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Am J Respir Crit Care Med. 1996 Feb;153(2):597-603.

Airway reactivity changes in asthmatic patients undergoing blinded food challenges.

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Department of Pediatrics, Johns Hopkins University School of Medicine, Baltimore, Maryland, USA.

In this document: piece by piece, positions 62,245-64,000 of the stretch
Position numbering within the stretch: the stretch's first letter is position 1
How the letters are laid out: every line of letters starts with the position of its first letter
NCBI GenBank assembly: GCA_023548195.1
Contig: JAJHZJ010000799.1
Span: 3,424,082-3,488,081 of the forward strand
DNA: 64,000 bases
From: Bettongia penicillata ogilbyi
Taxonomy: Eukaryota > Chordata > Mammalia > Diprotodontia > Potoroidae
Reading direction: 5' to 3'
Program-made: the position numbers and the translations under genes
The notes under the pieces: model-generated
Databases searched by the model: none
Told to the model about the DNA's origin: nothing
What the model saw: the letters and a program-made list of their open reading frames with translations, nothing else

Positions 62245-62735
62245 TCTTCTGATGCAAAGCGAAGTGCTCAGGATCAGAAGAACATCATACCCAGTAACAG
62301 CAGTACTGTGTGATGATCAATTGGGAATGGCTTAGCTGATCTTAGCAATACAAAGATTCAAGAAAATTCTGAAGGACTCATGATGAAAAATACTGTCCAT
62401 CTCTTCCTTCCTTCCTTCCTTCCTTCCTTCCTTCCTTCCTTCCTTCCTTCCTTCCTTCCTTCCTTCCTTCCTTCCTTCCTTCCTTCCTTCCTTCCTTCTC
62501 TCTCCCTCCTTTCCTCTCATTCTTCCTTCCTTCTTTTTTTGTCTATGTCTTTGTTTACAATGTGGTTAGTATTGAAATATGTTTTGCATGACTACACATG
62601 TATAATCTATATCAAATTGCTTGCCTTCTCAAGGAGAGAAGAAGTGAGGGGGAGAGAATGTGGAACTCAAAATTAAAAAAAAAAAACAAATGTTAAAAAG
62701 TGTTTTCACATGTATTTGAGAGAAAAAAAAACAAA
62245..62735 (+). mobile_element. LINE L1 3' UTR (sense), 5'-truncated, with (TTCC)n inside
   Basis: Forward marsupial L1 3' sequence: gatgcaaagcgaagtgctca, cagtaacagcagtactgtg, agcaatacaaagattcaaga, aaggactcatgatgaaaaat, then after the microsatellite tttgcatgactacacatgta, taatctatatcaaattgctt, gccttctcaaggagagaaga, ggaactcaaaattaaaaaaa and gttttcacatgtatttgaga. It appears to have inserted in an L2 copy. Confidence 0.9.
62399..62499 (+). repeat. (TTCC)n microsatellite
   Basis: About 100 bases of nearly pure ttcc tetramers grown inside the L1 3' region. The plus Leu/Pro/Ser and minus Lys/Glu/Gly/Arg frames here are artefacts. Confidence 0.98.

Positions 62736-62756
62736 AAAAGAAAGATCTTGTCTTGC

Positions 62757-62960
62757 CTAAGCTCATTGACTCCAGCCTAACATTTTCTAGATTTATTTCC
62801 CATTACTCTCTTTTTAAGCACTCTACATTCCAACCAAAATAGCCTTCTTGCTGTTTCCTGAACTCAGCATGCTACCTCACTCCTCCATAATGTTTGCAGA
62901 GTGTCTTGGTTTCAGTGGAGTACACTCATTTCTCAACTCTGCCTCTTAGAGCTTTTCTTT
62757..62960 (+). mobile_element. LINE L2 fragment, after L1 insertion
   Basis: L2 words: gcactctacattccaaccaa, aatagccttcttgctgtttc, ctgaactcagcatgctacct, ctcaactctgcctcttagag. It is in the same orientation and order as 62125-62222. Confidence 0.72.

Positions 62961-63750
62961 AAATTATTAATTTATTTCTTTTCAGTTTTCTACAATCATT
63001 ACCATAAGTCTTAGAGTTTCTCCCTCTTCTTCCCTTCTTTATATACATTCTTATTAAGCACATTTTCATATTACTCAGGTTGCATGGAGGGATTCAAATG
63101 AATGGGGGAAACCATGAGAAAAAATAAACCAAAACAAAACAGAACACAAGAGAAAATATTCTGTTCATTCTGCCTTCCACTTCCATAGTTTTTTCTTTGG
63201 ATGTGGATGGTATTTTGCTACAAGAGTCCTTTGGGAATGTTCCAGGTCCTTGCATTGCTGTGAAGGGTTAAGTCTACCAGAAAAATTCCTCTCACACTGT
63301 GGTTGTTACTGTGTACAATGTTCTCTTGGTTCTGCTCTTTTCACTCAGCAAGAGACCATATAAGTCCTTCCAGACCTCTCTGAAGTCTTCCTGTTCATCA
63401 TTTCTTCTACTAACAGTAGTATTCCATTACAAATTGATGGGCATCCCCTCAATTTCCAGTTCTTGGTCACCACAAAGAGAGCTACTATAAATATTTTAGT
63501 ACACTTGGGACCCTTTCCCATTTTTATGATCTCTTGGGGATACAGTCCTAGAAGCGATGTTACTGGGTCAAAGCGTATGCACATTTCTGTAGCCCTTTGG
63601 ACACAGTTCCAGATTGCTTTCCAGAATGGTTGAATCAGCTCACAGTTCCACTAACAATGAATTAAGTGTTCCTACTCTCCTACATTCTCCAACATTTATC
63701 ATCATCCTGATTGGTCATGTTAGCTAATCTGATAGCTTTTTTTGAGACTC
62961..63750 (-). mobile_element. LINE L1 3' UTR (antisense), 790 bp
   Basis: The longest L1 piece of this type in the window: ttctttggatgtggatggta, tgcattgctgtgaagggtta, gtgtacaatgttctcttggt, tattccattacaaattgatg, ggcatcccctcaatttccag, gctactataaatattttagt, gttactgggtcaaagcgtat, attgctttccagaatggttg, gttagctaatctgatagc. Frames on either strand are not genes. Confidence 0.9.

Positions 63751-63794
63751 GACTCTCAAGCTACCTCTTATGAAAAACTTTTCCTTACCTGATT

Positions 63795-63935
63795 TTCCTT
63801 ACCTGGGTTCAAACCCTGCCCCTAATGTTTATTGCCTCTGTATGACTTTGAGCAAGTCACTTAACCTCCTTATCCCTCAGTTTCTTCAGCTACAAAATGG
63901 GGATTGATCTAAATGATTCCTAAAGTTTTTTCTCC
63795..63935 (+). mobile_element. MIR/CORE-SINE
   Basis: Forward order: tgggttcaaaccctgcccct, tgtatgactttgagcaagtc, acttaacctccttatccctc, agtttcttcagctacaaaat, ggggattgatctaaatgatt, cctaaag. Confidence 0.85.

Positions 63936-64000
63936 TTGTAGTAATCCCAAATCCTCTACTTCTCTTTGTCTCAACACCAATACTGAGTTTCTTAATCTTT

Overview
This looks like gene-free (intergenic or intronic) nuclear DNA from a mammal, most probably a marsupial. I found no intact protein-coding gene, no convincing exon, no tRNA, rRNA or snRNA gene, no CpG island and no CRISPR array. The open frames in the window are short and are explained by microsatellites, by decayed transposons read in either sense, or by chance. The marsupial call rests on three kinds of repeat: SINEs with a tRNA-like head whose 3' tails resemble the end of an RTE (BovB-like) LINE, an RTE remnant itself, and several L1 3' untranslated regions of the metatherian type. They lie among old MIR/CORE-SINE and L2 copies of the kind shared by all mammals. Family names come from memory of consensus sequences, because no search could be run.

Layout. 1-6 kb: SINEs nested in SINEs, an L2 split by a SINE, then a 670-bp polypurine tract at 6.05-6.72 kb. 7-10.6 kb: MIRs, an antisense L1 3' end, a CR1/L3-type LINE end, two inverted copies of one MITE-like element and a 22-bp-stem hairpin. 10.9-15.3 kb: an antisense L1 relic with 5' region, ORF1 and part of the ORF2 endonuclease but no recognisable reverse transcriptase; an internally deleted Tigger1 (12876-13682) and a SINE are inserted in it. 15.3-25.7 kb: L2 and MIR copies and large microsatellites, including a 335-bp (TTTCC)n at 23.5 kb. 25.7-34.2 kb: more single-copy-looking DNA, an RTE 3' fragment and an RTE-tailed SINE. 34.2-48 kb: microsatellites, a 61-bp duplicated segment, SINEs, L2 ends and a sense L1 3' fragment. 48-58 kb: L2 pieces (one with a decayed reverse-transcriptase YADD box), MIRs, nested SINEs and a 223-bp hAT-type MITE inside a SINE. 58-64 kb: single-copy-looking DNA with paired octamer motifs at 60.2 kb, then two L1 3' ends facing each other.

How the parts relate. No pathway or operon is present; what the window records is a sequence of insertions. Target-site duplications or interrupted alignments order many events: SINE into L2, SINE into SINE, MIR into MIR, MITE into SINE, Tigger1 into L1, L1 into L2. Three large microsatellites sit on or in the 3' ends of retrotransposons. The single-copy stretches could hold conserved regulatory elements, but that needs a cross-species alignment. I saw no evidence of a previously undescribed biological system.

To investigate the possible pathogenic role of food allergy in asthma, airway hyperresponsiveness was measured by methacholine inhalation challenges (MIC) performed before and after double-blind, placebo-controlled food challenges (DBPCFC) in 26 food-allergic, asthmatic patients. Airway hyperresponsiveness was classified as severe in two cases (PD20FEV1 < 2 breath units, BU), moderate in 18 (PD20FEV1: 2-20 BU), and mild in six (PD20FEV1 > 20 BU). Medications included albuterol (81%), inhaled steroids (38%), cromolyn (35%), and theophylline (23%). MICs were performed in the afternoon after DBPCFC. Of the 22 positive DBPCFC, 12 involved chest symptoms (cough, wheezing, or both). Another 10 positive DBPCFCs included laryngeal, gastrointestinal, and/or skin symptoms without any chest symptoms. Significant increases in airway hyperresponsiveness were evident in seven of 12 patients experiencing chest symptoms during DBPCFC. Significant increases in airway hyperresponsiveness were observed in one patient without chest symptoms during a positive DBPCFC and one patient after a negative DBPCFC. However, this last patient had a negative MIC with the same antigen 1 yr later. These studies indicate that food-induced allergic reactions can increase airway reactivity, and may do so without inducing acute asthma.

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